Patience – the capacity to accept or tolerate delay, trouble, or suffering without getting angry or upset. Choosing to respond with patience helps us wait on the Lord so we can be guided by His divine love and wisdom – especially when we are troubled or anxious.
The tap and click tablet, internet-enabled world conditions us for instant gratification. How many of us become impatient when an application takes too long to process a command? Yep. Thirty seconds can feel like an eternity. In the cyber social realm impulsivity, a lack of patience, can lead to aggressiveness and a bully climate when our personal expectations are not immediately met or when we are displeased or disturbed. Let’s face it, in a “me”-centered world there can be no peace.
“A person with good sense is patient, and it is to his credit that he overlooks an offense.” Proverbs 19:11
Patience is a virtue for learning executives
It is true that we cannot give our children what we do not possess. Our primary job as parents is to help children reconnect with the divinity within and choose to be governed by their own relationship with the Lord. That is why patience is a virtue (choosing to do good), which is best taught by doing. So when your child becomes hostile, angry or upset about things big or small, this is a teachable moment for you to lead. Take a deep breath, and lead with your faith as the primary app for the heart and mind.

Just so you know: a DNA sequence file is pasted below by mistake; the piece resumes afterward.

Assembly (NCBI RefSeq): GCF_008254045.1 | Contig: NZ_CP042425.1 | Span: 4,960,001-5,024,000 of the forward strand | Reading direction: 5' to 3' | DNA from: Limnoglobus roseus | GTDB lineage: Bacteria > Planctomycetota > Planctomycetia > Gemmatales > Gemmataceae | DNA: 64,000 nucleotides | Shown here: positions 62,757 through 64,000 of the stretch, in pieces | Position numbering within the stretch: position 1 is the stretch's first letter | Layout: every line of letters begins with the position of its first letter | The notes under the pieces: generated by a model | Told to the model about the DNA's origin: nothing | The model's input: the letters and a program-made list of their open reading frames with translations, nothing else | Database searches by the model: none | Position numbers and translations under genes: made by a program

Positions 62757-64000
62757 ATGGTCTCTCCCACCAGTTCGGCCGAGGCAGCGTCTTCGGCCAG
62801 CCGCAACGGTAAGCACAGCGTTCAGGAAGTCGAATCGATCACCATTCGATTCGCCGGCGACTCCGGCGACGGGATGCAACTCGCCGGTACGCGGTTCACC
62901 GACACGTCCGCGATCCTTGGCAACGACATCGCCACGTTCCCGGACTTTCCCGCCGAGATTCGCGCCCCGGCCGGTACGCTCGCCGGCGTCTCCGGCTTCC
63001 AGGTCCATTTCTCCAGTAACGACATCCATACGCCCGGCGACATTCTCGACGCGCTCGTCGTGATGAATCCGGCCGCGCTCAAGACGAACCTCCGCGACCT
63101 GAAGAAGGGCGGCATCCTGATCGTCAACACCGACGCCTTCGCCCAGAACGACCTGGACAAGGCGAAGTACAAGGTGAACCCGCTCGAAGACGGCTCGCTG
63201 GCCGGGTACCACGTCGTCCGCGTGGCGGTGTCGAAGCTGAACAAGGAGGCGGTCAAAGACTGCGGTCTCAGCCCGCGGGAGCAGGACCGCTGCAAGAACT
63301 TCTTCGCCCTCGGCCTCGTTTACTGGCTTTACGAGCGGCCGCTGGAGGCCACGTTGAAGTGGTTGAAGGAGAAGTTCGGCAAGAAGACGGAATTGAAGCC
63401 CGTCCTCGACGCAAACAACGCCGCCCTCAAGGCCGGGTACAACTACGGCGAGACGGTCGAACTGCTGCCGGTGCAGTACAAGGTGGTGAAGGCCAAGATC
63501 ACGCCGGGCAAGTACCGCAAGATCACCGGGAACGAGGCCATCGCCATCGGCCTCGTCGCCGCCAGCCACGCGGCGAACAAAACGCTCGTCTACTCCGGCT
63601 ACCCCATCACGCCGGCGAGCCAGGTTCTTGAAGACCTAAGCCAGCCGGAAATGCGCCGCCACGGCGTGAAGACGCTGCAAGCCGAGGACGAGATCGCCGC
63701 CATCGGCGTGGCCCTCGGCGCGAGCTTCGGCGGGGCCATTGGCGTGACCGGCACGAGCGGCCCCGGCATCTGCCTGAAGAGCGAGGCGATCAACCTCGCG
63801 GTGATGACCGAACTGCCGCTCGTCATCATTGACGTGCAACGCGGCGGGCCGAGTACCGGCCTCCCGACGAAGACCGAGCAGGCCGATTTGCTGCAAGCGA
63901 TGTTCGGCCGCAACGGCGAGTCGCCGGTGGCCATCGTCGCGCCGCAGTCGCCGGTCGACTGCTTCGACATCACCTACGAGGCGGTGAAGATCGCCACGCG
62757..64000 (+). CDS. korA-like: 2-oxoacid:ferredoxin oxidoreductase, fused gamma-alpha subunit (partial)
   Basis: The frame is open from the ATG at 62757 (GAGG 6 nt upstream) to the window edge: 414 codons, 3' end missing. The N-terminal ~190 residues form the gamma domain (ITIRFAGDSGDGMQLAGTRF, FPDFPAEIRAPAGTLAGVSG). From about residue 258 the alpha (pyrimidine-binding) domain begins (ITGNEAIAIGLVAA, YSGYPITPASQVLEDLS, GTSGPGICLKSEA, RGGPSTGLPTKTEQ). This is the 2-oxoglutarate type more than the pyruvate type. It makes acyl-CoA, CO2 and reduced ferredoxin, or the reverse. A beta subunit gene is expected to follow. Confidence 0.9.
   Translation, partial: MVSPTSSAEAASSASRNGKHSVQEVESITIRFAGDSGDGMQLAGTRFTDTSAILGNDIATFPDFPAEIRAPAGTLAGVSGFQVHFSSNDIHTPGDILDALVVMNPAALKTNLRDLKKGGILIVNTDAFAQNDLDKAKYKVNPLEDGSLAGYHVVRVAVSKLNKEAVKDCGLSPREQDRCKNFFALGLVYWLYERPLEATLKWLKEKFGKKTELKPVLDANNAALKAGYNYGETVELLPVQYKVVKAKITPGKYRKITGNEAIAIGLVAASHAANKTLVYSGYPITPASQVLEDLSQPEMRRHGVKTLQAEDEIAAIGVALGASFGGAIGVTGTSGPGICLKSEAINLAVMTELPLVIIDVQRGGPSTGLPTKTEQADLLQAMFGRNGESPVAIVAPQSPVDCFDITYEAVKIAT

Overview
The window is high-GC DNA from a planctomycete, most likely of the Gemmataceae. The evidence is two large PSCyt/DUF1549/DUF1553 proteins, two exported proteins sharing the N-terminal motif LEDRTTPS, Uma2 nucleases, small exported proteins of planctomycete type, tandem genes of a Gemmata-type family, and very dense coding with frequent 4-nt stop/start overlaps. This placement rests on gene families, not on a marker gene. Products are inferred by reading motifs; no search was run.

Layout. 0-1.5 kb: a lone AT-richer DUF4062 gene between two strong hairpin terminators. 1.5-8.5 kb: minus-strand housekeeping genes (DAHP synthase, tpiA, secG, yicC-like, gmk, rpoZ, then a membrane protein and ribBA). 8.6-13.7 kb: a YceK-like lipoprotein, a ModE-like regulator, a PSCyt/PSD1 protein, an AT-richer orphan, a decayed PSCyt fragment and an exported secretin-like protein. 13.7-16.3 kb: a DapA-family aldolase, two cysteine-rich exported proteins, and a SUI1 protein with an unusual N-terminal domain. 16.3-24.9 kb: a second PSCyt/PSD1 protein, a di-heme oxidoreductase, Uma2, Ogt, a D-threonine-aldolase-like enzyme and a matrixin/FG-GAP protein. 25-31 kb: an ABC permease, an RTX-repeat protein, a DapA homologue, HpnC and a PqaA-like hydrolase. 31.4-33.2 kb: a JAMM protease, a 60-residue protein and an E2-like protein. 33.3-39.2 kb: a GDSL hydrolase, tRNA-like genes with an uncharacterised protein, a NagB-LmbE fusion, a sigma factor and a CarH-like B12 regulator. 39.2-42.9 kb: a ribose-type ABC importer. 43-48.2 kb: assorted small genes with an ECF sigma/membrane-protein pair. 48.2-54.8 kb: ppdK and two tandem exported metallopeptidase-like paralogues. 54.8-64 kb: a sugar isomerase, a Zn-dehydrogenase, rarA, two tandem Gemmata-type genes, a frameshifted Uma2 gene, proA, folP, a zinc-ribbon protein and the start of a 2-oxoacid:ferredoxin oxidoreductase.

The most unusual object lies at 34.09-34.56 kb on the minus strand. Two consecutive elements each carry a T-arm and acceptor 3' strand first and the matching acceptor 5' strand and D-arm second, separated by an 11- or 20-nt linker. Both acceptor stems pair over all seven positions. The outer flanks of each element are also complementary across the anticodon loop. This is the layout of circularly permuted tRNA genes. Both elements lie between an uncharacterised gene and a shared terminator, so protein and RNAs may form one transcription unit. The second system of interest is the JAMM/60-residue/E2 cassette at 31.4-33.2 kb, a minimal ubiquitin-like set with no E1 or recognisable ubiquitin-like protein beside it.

• Explain to your child that their feelings are real and they have the power to choose how to respond to those feelings. When you allow your feelings to tell you what to do next, you are not allowing your relationship with the Lord to inform you and bless you. Praying about the things that disturb or excite you helps cultivate patience.
• It is helpful to consider that you have the power to accept things that are out of your control and trust that God knows all about it.
• Have your child make a list of the things that make them feel like they don’t have control, and think about the things that they do have control over – which is what to believe and how to respond with choices to do good or not good.
Consider that when our aim is to empower children with understanding how to apply their faith (i.e., trust in God for all things) as the primary app for the heart and mind, our children can be encouraged to choose to become self-governing and exercise the power of self-restraint in response to the things that happen to disturb our peace, such as unmet expectations, bullying and exploitation. By our faith in who God is (our source of personal liberty) and what He has done for us (delegated the divine authority to overcome the world through forgiveness), it is possible to choose to hold people accountable with a merciful heart. In this way, patience establishes resiliency to remain secure in a cyber social realm that can be very turbulent and inspire impulsiveness which further disturbs the peace.
Joanna Jullien is an author, educator and speaker on strengthening the parent-child relationship in a cyber powered world. She is a mother of two grown sons, the author of The Authority In Me: The Power of Family Life in the Network Culture, produces The Sacramento Cyber Safety Examiner column on Examiner.com, and is the CyberParenting advisor on The Fish 103.9FM. Her new book, A Google World in the Garden of Eden: Five Family-Safe Strategies for Texting and Social Media is now available for PC and all eReader formats including Kindle, Nook, iPad.
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Jodie Stevens, hostess of The Fish Family Morning Show on 103.9FM The Fish offers insights and lessons learned about faith and recovery from addiction. Check out her blog, Genuine Life with Jodie Stevens, weekday mornings on the Family Morning Show.